Appaloosa Territory

Appaloosa History
Lois Williams, the Lady of the Leopards, and Wildwish Farm
Part One

Anyone who has been "in" foundation Appaloosas for more than a few years, and who was perhaps also a member of the Sundance 500 organization, surely recognizes the name Lois Williams. She was not only a longtime member of Sundance, but a vocal participant in Sundance through her letters, articles, and artwork. She and I became friends in the early 90s, after having admired each others' horses for a decade prior. Lois was a genuine believer in the 'true' Appaloosa, she loved her spotted horses and worked very hard to promote them, not only in Sundance.

On my one visit to Wildwish Farm in 1999, Lois told me much about her life with Appaloosas. Unfortunately my memory fails about her early years. Perhaps someone else will fill in the blanks somehwere on the internet someday. I will just relate what I knew of Lois (and can remember).

Lois and Mr.

Lois and Mr.

It turns out that probably the big reason Lois and I liked each others horses was that our herd sires turned out to be closely related through Simcoe's Sarcee F-1634. Her stallion, known as "Mr." was out of Golden Leopard sired by Simcoe's Sarcee. My stallion, "Candy", was out of Weeping Water, also a daughter of Simcoe's Sarcee. So Mr. and Candy were at least half brothers. (With the infamous "Charley W. Peterson mare" behind them, any further discussion of pedigree is rather moot.) "Mr." was a black leopard with big spots, Candy a bay with big spots. The "big spots" was the pattern that Lois and I both swooned it seems we were fated to be friends from the start.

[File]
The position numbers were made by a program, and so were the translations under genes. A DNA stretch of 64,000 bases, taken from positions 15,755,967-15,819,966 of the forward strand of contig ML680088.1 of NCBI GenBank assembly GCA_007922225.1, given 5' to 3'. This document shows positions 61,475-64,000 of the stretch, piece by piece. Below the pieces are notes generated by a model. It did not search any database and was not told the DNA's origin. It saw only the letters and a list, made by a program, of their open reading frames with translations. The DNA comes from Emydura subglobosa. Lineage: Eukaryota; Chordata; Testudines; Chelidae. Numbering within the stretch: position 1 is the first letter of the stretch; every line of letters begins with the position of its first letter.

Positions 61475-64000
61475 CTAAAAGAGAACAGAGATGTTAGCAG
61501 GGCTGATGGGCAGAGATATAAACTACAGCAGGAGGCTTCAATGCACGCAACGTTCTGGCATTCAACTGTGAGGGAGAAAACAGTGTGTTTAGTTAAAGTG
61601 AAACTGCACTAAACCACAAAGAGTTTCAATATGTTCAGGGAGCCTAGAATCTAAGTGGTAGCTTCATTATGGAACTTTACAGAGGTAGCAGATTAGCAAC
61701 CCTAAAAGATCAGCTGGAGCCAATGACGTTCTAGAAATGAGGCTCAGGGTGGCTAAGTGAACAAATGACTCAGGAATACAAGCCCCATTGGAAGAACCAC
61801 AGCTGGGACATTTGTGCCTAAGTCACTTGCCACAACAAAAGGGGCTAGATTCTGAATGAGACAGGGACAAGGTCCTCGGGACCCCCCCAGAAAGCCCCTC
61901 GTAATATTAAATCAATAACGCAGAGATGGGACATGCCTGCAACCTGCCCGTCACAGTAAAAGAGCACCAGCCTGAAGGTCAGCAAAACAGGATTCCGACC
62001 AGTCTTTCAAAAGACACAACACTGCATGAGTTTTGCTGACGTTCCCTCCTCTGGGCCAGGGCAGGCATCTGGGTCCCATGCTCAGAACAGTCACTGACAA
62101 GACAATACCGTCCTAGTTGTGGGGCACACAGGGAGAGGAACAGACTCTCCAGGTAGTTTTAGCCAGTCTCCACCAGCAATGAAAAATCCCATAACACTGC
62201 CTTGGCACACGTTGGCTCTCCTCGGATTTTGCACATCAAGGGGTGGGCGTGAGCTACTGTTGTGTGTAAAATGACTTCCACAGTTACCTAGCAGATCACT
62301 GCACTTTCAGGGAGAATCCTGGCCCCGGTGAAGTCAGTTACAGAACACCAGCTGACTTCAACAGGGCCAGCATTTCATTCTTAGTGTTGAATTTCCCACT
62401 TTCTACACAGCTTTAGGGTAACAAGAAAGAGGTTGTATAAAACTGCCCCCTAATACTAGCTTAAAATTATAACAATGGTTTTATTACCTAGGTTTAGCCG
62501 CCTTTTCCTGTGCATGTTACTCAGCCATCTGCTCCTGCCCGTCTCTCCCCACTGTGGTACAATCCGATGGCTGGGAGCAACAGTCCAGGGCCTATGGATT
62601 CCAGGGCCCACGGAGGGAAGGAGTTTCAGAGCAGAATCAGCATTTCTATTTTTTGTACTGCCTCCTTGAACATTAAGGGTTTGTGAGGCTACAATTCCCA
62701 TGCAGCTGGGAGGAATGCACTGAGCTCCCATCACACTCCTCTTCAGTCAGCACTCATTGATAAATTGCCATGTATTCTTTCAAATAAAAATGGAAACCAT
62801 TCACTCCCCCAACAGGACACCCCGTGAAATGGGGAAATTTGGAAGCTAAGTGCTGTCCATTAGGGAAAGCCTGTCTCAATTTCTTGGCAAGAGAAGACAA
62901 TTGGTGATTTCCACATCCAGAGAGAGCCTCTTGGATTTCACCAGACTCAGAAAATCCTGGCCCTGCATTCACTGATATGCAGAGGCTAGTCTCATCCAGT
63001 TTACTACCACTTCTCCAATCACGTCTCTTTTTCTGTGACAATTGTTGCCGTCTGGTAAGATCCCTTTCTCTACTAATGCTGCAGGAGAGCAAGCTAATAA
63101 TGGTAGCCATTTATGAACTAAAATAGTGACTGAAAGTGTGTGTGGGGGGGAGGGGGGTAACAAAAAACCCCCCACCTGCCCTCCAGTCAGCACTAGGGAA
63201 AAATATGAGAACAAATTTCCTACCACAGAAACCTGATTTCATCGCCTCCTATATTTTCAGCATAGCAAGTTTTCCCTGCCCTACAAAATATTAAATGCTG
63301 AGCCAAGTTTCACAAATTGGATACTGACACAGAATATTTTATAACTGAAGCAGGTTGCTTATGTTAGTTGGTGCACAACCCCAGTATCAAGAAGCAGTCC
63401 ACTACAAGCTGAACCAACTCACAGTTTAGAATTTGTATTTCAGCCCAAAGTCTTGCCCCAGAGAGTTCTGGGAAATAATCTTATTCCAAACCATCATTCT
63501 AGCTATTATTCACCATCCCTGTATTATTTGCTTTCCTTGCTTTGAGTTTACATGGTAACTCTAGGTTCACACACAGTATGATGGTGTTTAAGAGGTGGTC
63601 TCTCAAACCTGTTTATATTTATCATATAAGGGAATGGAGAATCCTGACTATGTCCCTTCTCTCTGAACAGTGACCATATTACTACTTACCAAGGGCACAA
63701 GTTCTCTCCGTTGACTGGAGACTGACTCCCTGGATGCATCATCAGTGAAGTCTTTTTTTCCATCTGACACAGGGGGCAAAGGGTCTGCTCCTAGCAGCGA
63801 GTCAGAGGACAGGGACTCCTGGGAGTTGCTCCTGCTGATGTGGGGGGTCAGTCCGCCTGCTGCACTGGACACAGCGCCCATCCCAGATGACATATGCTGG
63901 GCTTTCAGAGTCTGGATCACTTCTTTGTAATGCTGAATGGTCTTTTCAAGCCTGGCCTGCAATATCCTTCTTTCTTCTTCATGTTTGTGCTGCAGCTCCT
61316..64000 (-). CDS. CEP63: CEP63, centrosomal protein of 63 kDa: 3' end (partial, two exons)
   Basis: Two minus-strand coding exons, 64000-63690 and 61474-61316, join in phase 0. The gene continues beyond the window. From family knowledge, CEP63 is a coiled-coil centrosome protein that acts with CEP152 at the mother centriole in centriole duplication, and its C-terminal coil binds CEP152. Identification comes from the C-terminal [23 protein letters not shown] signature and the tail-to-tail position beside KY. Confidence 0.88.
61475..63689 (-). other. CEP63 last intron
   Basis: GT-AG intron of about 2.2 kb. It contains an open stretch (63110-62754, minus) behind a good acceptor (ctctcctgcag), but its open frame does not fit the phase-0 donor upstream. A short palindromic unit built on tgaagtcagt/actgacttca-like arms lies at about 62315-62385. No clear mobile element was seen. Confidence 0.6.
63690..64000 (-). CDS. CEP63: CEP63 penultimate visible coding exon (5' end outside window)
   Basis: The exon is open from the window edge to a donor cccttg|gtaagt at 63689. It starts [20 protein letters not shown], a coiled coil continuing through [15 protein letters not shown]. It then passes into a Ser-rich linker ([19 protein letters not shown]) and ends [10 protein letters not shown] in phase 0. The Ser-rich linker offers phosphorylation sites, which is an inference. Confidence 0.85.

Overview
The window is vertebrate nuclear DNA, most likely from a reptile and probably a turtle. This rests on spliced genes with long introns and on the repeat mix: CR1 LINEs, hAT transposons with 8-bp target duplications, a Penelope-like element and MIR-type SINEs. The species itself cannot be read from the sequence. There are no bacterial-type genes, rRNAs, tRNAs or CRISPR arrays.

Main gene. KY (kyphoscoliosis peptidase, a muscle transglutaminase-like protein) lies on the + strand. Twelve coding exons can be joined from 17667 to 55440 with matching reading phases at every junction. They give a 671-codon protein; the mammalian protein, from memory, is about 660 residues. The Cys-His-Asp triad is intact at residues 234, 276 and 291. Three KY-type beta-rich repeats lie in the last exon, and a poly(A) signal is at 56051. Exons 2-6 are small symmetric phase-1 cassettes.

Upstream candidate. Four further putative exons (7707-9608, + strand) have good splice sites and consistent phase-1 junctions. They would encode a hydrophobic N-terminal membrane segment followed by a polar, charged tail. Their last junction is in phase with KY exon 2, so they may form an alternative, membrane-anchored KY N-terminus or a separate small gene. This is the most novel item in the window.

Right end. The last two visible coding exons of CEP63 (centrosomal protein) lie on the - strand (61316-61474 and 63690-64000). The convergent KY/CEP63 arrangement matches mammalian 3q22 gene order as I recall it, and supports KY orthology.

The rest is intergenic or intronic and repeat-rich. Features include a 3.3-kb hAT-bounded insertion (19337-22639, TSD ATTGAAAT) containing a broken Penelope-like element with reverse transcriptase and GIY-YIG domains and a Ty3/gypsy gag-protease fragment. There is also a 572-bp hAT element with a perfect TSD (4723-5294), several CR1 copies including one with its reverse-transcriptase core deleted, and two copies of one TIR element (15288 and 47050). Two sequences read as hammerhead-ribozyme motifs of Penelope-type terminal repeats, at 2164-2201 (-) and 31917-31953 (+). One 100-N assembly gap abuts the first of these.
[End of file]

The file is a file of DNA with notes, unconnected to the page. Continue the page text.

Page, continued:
Simcoe's Sarcee

Simcoe's Sarcee as a two year old.

It was through the Sundance Newsletter that I had become aware of Lois and Wild Wish Farm–both her ads and her contributions of letters or articles or opinion pieces. We shared a common philosophy at that time, and a common passion for leopard Appaloosas.

A friend of Lois' stopped by our farm one time. She had a photo of "Mr." and I just fell in love with him. She told me about Lois and her horses. After that visit I felt I really knew Lois. Later when I was going through some hard times, Lois called and offered to keep some of my mares, in exchange for foals, if I needed. It was very gracious of her to offer. That was the first time we had spoken.